Obama spurs NASA budget 2010 changes
Says we must cancel our return to the moon
Pardon me, but it seems obvious from the science we currently understand that humanity must find another home at some point in the future. We won’t need the moving boxes by 2012, but the cosmic calendar tells us that the departure date isn’t far away. Yet President Obama wants to change the NASA budget; he’s saying no to our recent plans for returning to the moon by 2020 and calling for “radically new space technologies.”
You and I may think payday loans are radical in a good way, in that they can assist our budgets. But combine the words “Obama,” “budget” (NASA or otherwise) and “radical” and you get something else entirely.
Use their resources for fuel, but don’t live there
That’s a part of the 2010 budget you may have heard our president talk about. The NASA budget he proposes will ask for $18 billion over five years, and the main focus will be using natural resources of other moons and planets for fuel. Didn’t the earthlings learn their lesson when they tried to take unobtanium from the Na’vi? We need to be able to fold space-time, not build faster rockets. That won’t be nearly enough.
Better rockets, crispy people
Yes, one prediction – this one based on science – is that Earth will be swallowed by the sun. Yet it isn’t all bad, I suppose. Academics like John Logsdon of George Washington’s Space Policy Institute have told the media that there is a silver lining to Obama’s NASA budget plan: “I think this is a dramatic shift in the way we’ve gone about particularly human spaceflight over the past almost 50 years.” But he also makes it clear that there is risk involved (i.e., the rubber band could break, or the cannon could misfire, which would have set Georges Méliès back).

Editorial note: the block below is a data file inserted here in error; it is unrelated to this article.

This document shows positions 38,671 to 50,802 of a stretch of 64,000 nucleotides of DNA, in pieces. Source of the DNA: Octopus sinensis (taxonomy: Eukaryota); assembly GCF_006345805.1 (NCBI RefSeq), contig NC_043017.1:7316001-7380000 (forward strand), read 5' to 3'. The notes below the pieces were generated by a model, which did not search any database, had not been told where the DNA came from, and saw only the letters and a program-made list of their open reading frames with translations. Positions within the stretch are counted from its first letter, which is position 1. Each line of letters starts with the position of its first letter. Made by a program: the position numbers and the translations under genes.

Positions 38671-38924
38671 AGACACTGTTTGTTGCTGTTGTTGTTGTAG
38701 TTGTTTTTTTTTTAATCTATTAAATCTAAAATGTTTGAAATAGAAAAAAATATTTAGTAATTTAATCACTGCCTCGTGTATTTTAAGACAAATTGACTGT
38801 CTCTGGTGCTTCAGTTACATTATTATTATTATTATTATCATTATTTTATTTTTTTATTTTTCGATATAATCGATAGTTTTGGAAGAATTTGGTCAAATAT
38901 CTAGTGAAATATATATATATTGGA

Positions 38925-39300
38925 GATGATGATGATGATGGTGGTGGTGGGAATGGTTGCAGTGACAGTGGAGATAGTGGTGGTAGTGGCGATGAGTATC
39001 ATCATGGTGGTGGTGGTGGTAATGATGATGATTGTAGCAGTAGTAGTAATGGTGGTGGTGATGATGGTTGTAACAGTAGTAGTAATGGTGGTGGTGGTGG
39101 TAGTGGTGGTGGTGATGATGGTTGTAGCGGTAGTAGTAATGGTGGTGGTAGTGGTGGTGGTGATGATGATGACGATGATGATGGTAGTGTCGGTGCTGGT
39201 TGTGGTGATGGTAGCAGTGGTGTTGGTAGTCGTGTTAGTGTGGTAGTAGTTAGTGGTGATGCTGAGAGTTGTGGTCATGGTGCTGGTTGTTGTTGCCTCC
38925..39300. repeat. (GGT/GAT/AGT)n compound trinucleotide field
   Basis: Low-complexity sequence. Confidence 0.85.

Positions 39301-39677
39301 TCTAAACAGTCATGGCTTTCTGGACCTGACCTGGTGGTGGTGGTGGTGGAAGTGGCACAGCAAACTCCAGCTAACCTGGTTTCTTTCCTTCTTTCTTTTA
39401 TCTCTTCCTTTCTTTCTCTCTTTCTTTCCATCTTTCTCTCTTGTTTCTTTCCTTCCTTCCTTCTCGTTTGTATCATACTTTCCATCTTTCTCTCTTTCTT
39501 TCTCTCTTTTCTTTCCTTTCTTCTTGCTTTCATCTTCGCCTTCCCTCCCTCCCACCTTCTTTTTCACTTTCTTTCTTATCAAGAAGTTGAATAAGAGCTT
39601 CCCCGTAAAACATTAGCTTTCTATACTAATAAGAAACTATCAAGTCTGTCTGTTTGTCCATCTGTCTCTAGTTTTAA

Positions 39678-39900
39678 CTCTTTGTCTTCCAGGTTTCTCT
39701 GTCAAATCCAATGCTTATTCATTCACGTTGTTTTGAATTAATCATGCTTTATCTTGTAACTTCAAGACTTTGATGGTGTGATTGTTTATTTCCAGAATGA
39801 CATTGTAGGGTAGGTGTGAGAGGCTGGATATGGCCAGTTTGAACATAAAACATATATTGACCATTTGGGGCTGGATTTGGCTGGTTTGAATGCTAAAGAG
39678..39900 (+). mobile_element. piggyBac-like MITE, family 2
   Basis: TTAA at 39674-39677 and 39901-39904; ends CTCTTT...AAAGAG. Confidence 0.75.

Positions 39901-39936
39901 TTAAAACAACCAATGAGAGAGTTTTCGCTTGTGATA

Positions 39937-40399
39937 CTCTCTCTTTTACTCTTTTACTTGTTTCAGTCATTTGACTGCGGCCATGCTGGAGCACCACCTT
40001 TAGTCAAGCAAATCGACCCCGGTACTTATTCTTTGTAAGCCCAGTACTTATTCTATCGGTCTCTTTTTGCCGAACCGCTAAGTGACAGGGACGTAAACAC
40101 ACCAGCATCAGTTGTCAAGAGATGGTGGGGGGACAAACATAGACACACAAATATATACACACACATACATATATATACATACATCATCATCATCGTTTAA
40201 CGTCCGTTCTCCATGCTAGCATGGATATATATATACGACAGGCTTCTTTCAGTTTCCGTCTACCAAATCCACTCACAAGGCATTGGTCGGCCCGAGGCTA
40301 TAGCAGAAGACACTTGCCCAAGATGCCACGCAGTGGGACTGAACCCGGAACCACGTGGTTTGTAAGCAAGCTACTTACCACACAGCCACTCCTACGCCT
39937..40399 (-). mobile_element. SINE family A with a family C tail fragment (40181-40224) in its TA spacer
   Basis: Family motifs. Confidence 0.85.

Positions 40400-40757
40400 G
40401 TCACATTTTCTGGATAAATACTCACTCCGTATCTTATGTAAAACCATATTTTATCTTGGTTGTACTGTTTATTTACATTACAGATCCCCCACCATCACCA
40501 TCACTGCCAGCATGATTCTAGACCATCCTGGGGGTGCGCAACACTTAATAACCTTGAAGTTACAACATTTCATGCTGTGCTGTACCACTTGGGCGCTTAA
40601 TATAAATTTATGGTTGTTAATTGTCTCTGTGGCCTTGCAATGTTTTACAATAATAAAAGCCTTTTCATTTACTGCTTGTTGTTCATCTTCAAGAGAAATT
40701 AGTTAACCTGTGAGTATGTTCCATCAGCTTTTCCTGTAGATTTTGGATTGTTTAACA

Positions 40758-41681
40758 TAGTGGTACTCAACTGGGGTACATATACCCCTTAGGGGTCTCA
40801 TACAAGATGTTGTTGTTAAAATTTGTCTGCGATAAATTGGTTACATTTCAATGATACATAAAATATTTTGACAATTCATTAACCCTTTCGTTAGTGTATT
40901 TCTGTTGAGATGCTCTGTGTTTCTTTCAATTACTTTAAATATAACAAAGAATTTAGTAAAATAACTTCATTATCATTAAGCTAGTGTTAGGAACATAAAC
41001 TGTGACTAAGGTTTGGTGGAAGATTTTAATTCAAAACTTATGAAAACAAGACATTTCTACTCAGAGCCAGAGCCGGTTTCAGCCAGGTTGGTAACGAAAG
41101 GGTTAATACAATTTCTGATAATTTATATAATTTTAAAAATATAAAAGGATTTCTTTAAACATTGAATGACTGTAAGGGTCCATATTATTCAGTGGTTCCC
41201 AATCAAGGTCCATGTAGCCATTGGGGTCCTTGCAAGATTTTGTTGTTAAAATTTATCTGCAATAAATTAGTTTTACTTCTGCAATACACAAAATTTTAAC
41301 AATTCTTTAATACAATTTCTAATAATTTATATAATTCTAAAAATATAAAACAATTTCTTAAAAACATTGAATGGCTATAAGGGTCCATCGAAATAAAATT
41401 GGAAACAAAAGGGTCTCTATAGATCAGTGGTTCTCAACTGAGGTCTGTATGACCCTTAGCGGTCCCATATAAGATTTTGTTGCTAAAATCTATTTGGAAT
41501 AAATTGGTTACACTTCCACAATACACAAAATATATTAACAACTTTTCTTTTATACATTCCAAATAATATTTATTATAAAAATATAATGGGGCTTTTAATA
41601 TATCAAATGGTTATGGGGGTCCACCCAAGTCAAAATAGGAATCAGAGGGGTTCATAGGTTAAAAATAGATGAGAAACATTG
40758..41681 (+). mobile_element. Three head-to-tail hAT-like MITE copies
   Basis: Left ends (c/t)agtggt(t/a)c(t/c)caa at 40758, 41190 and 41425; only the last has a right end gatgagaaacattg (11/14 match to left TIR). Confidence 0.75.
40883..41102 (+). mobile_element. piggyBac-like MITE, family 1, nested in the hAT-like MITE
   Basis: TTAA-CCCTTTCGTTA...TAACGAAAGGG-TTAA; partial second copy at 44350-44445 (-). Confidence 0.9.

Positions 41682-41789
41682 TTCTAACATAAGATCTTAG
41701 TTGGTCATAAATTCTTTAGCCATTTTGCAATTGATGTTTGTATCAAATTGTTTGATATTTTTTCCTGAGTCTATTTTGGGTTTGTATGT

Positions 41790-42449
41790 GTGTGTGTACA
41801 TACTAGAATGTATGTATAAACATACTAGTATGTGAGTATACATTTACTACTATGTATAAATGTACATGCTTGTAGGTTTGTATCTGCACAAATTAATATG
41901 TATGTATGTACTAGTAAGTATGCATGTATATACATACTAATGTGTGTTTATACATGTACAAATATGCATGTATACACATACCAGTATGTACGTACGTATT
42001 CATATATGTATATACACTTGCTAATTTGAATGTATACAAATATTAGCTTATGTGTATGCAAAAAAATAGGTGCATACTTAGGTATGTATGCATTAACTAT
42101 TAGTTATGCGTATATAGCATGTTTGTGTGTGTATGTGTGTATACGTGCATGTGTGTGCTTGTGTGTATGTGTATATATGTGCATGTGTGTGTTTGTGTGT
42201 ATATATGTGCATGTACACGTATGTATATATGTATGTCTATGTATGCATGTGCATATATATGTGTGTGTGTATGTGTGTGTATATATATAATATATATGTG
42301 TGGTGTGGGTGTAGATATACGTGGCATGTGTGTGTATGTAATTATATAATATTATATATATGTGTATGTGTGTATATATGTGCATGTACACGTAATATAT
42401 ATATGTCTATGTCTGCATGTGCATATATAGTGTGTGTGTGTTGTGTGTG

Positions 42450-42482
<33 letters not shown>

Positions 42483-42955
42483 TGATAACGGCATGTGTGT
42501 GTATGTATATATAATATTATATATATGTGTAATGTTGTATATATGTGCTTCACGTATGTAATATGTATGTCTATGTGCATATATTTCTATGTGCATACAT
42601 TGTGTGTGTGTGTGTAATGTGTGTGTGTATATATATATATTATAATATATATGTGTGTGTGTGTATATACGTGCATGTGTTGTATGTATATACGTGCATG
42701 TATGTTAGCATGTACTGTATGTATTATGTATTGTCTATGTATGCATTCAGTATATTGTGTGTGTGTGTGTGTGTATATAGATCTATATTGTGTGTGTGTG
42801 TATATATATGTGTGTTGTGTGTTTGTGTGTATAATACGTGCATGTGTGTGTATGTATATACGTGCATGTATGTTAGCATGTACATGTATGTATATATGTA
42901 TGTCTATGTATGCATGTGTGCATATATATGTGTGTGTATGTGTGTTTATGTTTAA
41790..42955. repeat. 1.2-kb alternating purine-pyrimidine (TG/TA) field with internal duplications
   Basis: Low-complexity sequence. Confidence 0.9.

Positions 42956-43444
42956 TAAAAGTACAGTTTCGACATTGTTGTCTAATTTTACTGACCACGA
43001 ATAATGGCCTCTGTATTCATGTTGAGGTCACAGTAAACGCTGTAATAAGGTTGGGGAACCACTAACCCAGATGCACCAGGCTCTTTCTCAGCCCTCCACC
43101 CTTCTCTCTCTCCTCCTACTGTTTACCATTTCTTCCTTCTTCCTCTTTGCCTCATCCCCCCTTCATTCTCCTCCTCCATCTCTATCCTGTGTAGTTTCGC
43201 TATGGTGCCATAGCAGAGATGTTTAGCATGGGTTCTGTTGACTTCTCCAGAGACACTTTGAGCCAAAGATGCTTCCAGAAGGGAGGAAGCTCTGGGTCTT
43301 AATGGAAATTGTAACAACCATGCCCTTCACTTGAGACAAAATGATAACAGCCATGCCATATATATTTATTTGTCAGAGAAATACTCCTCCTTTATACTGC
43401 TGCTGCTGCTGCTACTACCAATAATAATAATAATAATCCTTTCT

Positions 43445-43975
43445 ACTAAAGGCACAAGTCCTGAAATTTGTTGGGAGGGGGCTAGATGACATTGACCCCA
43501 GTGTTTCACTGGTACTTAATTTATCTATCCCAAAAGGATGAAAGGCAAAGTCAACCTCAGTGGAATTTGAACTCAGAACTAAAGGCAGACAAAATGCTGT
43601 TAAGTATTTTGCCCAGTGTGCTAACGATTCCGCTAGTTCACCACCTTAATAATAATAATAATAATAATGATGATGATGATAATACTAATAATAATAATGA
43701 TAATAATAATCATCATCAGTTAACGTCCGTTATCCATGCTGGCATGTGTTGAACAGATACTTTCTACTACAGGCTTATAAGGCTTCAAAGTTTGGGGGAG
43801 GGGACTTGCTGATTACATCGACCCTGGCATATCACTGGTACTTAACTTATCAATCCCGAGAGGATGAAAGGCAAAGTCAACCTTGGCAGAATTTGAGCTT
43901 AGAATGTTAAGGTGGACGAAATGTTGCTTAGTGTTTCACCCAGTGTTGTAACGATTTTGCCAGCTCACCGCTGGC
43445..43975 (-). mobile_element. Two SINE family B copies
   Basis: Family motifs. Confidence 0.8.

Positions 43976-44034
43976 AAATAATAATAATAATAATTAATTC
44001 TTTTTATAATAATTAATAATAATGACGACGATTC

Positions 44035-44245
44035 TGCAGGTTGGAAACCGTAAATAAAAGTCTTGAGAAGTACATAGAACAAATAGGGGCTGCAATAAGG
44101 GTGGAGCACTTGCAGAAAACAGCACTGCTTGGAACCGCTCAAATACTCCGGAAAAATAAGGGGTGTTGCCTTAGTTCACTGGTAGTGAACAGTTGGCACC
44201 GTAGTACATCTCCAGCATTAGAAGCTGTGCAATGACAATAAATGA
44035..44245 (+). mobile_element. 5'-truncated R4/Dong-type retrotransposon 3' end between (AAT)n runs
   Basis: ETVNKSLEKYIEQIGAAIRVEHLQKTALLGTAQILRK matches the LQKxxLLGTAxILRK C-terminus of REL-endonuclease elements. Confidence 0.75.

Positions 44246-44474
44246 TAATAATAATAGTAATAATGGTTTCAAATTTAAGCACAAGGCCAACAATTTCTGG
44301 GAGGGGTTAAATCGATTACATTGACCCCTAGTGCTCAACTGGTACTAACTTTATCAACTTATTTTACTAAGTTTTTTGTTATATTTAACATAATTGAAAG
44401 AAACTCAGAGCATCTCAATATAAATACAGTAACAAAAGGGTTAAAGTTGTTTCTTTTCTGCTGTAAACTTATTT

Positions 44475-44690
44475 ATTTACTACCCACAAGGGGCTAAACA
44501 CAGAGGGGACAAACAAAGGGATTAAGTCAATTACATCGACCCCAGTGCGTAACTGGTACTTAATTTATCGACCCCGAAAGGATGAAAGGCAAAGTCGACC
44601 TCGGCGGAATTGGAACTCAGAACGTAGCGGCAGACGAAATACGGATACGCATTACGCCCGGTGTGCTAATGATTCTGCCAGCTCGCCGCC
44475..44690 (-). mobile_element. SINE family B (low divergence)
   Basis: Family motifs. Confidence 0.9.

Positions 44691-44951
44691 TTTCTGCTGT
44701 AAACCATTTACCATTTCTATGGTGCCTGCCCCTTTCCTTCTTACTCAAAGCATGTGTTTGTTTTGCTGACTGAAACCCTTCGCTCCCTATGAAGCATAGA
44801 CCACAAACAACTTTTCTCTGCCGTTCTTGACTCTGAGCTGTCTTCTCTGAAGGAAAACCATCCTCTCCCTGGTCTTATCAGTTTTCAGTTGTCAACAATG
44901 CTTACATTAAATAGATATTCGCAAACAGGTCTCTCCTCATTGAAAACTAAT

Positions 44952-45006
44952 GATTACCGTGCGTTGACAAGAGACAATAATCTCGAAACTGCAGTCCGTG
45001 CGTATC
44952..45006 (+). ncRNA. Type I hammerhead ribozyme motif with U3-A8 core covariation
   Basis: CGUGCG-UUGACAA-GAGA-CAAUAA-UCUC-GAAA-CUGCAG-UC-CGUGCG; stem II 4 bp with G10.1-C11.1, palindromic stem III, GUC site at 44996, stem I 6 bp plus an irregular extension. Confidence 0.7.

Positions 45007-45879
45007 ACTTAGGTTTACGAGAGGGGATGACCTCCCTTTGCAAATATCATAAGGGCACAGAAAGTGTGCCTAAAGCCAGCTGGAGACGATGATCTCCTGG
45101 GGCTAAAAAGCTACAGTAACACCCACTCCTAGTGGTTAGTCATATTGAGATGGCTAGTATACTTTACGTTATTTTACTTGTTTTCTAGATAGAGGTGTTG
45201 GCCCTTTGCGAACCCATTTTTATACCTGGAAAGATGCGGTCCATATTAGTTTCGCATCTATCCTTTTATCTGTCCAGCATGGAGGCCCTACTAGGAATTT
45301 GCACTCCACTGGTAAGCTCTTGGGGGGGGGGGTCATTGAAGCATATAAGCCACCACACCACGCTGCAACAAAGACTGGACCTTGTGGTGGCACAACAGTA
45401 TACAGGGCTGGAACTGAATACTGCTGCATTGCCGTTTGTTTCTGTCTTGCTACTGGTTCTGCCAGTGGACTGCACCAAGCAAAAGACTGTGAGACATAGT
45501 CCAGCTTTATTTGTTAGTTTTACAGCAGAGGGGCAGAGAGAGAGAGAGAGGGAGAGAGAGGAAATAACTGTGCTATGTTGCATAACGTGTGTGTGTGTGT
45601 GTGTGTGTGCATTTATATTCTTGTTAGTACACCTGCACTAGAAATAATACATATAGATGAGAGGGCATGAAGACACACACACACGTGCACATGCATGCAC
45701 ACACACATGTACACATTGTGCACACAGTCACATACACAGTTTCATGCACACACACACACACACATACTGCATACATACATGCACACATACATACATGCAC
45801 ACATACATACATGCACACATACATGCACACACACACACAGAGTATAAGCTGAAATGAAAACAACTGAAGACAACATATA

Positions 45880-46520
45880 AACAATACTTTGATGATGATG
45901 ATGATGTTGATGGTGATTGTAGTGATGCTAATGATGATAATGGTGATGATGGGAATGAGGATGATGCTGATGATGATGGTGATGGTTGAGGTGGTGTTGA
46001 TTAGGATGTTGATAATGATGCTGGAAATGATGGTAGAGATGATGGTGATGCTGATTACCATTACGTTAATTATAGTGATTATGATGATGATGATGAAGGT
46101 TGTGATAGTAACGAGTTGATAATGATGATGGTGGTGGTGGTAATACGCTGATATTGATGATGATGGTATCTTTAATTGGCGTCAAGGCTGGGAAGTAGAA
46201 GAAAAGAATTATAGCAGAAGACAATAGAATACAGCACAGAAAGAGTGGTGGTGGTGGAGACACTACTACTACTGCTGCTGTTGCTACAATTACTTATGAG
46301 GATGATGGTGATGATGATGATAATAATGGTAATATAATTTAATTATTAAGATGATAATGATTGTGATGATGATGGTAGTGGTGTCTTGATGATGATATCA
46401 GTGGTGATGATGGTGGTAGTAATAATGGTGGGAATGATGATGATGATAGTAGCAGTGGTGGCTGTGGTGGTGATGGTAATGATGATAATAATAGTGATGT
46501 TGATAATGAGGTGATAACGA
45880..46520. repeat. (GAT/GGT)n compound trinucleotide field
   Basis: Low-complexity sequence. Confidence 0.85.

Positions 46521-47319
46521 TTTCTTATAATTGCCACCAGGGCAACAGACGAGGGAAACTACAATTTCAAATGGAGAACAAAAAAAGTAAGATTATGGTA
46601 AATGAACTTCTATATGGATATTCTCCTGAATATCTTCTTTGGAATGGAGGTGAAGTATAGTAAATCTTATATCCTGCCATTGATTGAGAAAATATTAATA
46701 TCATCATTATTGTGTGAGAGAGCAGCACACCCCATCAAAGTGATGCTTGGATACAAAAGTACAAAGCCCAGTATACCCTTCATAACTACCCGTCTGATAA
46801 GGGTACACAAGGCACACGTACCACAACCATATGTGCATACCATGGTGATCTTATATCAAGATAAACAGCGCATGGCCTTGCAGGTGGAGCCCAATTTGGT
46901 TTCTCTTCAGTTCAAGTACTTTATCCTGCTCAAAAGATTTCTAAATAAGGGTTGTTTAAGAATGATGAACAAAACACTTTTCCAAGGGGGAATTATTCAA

“It is a somewhat risky proposition,” Logsdon told the New York Times, “but we’ve been kind of stuck using the technologies we’ve developed in the ’50s and ’60s.”
“No destination in sight” doesn’t seem bold, does it?
Obama calls his administration’s ideas for the NASA budget “bold,” but space experts disagree. The Constellation program and Orion rockets will be used for radically different purposes, such as “financing space taxi services from commercial companies.”
By the numbers, claims the Times, the NASA budget “would rise to $19 billion in the 2011 fiscal year from $18.7 billion. It would also get additional increases in subsequent years, reaching $21 billion in 2015. In total, NASA would receive $100 billion over the next five years.”
Let the Waltons and Richard Branson build their space taxis already!
Yes, NASA and other space program players would no longer actually own the rocket technology. They’d pay the corporate owners for tickets to get astronauts on board. Oh, and there could be safety issues! If NASA isn’t in control of it all, it becomes unclear how they’d verify the safety of the commercial rockets on which they’d book their astronauts.
There are many details to be worked out
Yet that didn’t stop the current administration from slamming through an unprecedented stimulus and bailout plan, did it? Details, details; we can always use payday loans to clean up our little messes. The government can use our tax dollars to do as it sees fit. The NASA budget will change in ways that benefit our corporate masters the most.